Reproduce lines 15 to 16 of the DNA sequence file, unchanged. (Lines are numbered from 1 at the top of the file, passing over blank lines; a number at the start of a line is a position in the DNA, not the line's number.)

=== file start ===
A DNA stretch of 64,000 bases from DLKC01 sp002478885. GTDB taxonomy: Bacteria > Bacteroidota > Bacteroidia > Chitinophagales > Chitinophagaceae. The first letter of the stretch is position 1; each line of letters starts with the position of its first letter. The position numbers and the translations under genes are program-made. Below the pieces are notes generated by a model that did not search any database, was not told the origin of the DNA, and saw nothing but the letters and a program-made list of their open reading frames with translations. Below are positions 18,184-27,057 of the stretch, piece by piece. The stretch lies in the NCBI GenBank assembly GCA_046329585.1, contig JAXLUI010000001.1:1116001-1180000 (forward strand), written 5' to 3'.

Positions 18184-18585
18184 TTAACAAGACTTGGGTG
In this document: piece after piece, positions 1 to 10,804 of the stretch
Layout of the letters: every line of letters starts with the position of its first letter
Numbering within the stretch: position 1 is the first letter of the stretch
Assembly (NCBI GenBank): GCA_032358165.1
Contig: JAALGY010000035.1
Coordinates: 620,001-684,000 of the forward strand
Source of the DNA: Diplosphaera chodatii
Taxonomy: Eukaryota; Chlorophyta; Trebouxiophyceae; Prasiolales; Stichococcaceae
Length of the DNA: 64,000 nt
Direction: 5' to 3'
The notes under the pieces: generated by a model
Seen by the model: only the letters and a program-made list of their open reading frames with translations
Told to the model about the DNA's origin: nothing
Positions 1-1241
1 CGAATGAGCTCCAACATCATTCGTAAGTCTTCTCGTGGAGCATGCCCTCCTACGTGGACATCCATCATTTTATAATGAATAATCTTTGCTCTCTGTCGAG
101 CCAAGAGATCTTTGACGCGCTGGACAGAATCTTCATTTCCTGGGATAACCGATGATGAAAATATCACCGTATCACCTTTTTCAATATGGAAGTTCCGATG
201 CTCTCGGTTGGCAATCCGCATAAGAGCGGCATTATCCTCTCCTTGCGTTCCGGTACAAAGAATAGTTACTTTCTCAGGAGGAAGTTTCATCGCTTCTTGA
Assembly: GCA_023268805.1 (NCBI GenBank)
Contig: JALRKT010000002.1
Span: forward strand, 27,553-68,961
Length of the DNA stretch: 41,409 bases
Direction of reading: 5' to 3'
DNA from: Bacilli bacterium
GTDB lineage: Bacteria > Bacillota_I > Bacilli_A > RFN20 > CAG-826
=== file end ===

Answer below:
Seen by the model: only the letters and a program-made list of their open reading frames with translations
Told to the model about the DNA's origin: nothing